CRA Disability Tax Credit
1. I have a parking permit that allows me to park my vehicle in designated handicapped parking. Does that mean I would qualify to receive the Disability Tax Credit?
2. My son, daughter, and/or accountant sometimes prepare my income tax and benefit return. Can CRA staff contact them directly on my behalf?
3. Where should I send my completed Form T2201?
You can submit the completed form on its own or enclosed with your completed income tax and benefit return to the tax centre that processes your tax return.
Note: Please see the list of Canada Revenue Agency tax centres in the next section of this CD.
4. What if I don’t have taxable income and do not have a spouse, common-law partner, or other supporting person to transfer the Disability Tax Credit to?
5. Do I have to send in a new Form T2201 every year?
Generally, you are not required to send in a new form each year. The exceptions are:
6. Can I request a reassessment for previous tax years? How many years can I go back?
Note: You can download Form T1 ADJ at www.cra.gc.ca/forms or call 1-800-959-2221 to request a copy.
7. Am I required to complete and submit another Form T2201 for a reassessment request?
8. How much would the Disability Tax Credit be worth to me?
Note: Keep in mind that this is a non-refundable tax credit and is solely intended to reduce your amount of tax payable.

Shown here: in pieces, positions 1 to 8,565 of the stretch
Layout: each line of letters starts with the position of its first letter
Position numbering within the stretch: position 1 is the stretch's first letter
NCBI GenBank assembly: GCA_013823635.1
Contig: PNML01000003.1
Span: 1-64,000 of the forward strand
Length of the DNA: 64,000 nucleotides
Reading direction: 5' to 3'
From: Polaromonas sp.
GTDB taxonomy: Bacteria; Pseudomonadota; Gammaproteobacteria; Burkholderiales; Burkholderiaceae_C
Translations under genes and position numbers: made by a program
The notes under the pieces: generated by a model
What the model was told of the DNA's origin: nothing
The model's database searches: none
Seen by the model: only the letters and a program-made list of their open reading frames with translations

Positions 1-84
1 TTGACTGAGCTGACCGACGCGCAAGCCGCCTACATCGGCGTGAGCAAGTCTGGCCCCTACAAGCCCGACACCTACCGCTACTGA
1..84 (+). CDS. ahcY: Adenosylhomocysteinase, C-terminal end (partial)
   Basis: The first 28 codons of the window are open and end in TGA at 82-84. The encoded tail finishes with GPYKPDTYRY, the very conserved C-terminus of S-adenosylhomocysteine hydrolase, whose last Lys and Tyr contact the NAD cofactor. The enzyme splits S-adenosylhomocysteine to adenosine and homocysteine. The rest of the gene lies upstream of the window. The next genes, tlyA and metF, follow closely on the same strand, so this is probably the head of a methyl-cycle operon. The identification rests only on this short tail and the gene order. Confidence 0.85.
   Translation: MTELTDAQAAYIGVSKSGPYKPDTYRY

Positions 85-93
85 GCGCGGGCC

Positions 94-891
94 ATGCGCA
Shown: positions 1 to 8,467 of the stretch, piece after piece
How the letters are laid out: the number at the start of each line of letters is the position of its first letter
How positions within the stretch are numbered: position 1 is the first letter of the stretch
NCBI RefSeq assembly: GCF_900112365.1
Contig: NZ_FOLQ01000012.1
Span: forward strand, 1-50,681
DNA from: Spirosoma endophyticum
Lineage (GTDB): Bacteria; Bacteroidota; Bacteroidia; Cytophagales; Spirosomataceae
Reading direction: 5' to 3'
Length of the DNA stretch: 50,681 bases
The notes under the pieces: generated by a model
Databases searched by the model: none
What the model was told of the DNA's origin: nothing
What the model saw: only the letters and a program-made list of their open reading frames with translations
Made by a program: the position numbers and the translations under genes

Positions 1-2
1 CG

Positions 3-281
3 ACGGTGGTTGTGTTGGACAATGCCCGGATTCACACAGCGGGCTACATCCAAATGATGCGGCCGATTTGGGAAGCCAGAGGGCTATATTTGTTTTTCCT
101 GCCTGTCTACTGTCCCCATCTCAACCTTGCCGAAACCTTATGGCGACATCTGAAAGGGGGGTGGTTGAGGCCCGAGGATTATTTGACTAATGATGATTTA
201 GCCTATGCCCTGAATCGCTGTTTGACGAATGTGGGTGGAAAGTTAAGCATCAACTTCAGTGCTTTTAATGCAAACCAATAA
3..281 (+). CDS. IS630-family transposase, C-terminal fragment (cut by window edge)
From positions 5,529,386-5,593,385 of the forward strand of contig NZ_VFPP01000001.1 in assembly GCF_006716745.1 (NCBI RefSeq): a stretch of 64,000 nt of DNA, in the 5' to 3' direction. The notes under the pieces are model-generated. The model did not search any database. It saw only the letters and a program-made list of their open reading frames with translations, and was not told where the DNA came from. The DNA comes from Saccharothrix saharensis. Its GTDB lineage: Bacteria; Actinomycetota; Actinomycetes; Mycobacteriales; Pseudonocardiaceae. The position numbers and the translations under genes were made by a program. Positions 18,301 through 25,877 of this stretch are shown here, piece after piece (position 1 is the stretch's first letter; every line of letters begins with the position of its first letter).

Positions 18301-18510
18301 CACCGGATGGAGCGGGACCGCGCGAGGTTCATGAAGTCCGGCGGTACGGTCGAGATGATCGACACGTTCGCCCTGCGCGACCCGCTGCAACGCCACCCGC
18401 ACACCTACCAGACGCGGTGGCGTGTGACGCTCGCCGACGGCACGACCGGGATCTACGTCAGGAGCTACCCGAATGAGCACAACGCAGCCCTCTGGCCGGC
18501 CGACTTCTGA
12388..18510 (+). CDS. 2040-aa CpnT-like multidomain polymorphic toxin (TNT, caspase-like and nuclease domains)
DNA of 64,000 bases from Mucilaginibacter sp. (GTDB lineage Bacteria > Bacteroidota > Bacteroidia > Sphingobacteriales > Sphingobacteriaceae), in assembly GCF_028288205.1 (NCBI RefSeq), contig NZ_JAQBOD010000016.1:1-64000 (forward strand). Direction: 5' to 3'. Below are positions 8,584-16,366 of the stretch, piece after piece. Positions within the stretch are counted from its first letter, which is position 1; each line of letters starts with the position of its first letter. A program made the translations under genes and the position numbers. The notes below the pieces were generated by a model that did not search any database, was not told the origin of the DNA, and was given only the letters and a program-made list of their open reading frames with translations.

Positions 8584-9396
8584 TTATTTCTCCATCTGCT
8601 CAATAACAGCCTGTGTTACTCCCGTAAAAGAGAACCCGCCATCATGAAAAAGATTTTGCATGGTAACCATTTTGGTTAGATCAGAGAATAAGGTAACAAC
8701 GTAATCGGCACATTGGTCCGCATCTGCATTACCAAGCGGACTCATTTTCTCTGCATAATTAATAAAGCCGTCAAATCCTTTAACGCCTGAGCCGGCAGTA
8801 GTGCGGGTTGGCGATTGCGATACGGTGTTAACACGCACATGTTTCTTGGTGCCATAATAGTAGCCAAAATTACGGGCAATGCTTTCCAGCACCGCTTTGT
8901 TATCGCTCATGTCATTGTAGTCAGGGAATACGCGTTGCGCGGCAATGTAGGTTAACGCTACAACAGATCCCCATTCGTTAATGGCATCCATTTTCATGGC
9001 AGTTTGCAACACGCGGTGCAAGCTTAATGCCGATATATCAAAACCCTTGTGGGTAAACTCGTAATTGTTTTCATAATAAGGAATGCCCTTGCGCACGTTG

9. Where do I claim the Disability Tax Credit?
10. Who determines eligibility for the Disability Tax Credit?
The information provided by the qualified practitioner will be considered in context with existing legislation and used by the CRA to determine if the person is eligible for the Disability Tax Credit.
11. What if I disagree with the CRA’s decision?
If the CRA does not approve your application, they will send you a letter to explain why your application was denied. Check your copy of the form against the reason given, since the CRA bases their decision on the information provided by the qualified practitioner.
If you have additional information from a qualified practitioner that the CRA did not have in their first review of the form, send that information to the Disability Tax Credit Unit at your tax centre and the CRA will review your file.
You also have the right to file a formal objection to appeal the decision. Objections, however, cannot be based on a letter from the CRA. They must be based on a Notice of Assessment or Notice or Reassessment. The CRA sends you these notices after you file an income tax and benefit return or ask for a correction to an income tax and benefit return for the year in question.
There is a time limit for filing objections. You must file your objection by whichever of the following dates comes later:
Note: Asking your tax centre to review your file again (see above) does not extend the time limit for filing an objection.
If you choose to file a formal objection, your file will be reviewed by the Appeals Branch. You should send either a completed Form T400A, Objection – Income Tax Act or a letter to the attention of:
Chief of Appeals
Sudbury Tax Services Office
1050 Notre-Dame Avenue
Sudbury ON P3A 5C1
You can also file an objection electronically through the CRA’s secure Web site at: www.cra.gc.ca/myaccount.
For more information, visit the CRA Web site at www.cra.gc.ca or read Pamphlet P148, Resolving Your Dispute: Objections and Appeal Rights Under the Income Tax Act.